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This Photo Series Explores Tattoos, Identity, and Sexuality

For photographer Serge Wesley Bloquert (@sergewesleybloquert), a space of acceptance without judgment is the ultimate paradise.

His latest series “Utopia” brings to life one possible configuration of such a splace: tattooed guys in a judgment-free environment sharing both their ink and their experiences as people who have modified their bodies.

Check out their stories, along with Bloquert’s portraits, below.

From the photographer:

“My intent in creating this series was to create a sort of space where men could come together as one beyond race and sexuality, but also to redefine the word masculinity in the meantime. A big part of my work is to empower people to be open and vulnerable; therefore it was crucial to represent this in the series.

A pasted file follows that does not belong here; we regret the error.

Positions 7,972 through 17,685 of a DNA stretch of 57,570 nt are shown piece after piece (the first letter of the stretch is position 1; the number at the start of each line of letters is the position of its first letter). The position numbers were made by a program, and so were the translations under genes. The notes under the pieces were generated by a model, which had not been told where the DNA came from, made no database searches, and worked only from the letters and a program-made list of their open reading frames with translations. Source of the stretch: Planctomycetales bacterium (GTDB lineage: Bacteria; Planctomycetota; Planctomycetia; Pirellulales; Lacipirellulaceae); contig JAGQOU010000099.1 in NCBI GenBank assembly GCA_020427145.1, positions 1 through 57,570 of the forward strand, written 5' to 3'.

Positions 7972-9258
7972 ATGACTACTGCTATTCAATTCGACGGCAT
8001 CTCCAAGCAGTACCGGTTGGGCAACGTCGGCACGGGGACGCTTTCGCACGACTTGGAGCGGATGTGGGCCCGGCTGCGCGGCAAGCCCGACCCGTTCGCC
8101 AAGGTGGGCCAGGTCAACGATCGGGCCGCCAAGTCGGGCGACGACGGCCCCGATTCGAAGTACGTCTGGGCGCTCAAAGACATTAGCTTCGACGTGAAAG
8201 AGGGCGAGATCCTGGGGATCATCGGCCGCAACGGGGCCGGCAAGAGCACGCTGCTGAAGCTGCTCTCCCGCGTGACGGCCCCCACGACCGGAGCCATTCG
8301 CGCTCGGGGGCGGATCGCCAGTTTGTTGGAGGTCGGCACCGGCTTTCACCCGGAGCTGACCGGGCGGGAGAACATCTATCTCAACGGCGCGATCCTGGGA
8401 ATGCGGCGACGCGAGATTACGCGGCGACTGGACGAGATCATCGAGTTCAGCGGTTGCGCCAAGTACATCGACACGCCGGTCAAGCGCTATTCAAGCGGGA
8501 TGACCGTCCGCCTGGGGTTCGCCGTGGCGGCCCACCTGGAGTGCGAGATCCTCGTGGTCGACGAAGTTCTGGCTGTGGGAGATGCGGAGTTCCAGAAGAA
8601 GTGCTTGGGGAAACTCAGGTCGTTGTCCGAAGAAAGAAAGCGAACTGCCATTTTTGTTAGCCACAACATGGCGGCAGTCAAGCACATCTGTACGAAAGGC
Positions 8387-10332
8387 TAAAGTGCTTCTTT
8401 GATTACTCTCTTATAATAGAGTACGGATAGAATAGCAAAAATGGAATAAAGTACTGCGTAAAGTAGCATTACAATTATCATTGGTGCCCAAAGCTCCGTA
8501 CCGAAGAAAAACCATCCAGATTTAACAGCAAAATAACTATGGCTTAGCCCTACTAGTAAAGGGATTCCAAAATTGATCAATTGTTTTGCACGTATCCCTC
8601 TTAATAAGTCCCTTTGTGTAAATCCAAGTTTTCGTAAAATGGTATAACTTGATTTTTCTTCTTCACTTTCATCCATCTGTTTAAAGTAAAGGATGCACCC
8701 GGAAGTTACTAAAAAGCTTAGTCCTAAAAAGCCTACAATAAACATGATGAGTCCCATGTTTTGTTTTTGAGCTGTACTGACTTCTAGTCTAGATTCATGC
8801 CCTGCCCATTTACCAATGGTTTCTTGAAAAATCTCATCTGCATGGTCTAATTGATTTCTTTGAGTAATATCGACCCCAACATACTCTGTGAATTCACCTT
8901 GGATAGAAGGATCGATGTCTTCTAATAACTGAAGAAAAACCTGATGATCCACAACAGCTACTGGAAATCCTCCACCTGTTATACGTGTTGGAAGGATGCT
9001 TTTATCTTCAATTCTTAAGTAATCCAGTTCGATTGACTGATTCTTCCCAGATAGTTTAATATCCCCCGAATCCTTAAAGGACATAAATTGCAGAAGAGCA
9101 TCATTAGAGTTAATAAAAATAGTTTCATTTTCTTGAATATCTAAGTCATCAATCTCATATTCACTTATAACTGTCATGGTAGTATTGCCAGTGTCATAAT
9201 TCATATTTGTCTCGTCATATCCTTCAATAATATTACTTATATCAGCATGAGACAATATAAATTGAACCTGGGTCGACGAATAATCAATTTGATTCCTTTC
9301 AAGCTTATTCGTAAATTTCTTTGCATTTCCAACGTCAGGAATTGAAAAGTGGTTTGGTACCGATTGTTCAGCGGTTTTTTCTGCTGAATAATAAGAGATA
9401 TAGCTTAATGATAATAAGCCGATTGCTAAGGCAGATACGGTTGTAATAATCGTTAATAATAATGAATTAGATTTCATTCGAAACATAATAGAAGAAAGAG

Utopia is a space between realm and imagination, a space where love transcends race and sexuality, a space where masculinity only is, where it has no rules, no limitations or expectations, a space of acceptance without prejudgments.

In today’s society we have been formatted to be afraid of people’s differences. We feel secure around what we know. I believe there is strength, wisdom, and beauty in the unknown. There is power in unity.”


Drew Beckett | 33 | In accountancy | @drewjbeckett

Have you ever felt like you’ve lost out on an opportunity because of your skin?

No, if anything I believe my skin has opened doors to opportunities and risks I would never have taken without it.